I was a little crabby when I woke up this morning. Overnight, we'd gotten several inches of snow that I was unprepared for. The schools were closed, but my work was not (I do live in my office) and I was worried about juggling the kids and the clients for the day. Plus, I had a big meeting scheduled for the afternoon that I had spent most of Sunday preparing for... only to find it was canceled (and I wasted a weekend day!). Grrrrr...
So, when our neighbors invited us to go sledding with them I almost turned them down. I was afraid I was going to miss an important call. I didn't want to not be there for a client on a Monday morning, it just seemed like bad business. I mulled it over as I sipped my (strong) coffee.
Maybe the caffeine cleared my head, because it didn't take long for me to remember what my daily intention is -- to be present. It is something I have to remind myself of constantly, because with each surge of progress we see I fear losing Simon, or losing this miraculous progress, more and more. It isn't an irrational fear, but something we have been warned of since surgery was ruled out. Fortunately, for now, the medicines are working and we have not yet exhausted our options, but (me being me) I think ahead. And I worry. And I make myself nuts and I miss out on the gift that is now, the miracle that I have been given. I don't know what the future will bring (no one does); but I do know how many parents of children with cognitive disabilities are praying for a miracle just like the one we've been given. The miracle of getting to know your child better. Even if it doesn't last forever, even if it only lasts for a moment.
Today, I had a moment. I could choose to be present for my kids on an unexpected snowy Monday morning. It was a gift, and I knew I should take it.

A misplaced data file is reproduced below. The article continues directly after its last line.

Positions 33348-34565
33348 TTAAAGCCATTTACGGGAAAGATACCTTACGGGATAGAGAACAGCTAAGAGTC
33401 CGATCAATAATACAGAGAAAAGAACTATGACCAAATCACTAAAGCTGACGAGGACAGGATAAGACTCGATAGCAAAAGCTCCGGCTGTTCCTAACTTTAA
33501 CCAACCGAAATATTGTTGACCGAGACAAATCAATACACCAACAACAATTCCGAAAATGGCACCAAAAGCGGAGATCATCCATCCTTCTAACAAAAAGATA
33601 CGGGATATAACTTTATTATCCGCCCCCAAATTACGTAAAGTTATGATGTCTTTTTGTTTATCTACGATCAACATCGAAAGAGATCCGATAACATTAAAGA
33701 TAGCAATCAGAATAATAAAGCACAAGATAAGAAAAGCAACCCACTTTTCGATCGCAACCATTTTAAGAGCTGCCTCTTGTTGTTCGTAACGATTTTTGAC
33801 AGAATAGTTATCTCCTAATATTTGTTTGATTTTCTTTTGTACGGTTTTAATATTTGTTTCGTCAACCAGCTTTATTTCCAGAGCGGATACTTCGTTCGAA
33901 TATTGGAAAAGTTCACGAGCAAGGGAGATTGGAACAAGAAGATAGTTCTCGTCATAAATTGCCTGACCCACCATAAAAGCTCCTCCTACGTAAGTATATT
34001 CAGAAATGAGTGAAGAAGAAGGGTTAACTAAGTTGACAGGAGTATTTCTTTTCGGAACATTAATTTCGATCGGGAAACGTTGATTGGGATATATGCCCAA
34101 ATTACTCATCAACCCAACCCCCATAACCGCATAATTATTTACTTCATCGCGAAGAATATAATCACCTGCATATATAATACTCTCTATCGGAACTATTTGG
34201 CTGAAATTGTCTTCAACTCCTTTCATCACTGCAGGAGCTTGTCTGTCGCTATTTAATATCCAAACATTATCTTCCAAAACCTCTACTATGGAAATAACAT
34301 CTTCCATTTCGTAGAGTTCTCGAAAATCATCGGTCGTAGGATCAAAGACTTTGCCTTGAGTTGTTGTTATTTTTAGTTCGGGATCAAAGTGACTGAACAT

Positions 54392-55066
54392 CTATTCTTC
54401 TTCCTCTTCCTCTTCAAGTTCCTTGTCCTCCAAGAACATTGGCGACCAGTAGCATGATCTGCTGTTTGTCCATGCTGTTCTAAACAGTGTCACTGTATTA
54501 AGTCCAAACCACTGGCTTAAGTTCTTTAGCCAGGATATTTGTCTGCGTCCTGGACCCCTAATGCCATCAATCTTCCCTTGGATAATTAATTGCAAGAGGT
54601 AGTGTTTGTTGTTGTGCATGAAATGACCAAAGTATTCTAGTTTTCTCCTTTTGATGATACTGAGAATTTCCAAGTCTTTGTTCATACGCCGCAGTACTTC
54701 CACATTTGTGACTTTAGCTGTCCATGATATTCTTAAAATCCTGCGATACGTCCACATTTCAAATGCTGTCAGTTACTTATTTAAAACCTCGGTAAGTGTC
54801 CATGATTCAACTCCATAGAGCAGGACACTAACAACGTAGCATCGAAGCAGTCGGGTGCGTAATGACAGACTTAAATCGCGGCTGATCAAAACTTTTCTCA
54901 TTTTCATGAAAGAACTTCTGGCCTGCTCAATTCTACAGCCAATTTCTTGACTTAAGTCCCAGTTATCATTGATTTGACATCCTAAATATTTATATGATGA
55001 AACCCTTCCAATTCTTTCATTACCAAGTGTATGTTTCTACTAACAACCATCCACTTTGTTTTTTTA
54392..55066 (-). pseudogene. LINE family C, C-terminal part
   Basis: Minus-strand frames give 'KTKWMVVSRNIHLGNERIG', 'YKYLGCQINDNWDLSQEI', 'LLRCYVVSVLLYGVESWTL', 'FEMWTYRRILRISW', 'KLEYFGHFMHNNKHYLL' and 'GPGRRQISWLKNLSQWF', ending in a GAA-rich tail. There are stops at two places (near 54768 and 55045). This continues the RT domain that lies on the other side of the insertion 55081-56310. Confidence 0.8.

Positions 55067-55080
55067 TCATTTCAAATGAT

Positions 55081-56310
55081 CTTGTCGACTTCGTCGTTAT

I'm so glad that I did.
When we got to the sledding hill it was covered with kids. They were sledding, building forts, and having snowball fights all over the place. Olivia immediately ran off with friends to sled and do belly flops. Simon and I went up and down the hills several times in his little purple sled. Once the novelty of sledding wore off, Simon turned his attention to the kids playing in the snow. In another amazing surge of progress (if that is even the right thing to call these miracles), he was super interested in the other children. He went over and introduced himself to everyone he could find. He gave out loads of high-fives, and participated in multiple snowball fights.
Here was Simon being "present." With us there in that moment. Something I have prayed for without ever really believing it would happen. Today, I was able to just be with him. As I stood back and watched him go, just being a kid, gratitude swelled in my chest. Happy tears and snowflakes stuck to my lashes.
I was present. I was there for that moment, which really is the greatest gift of all.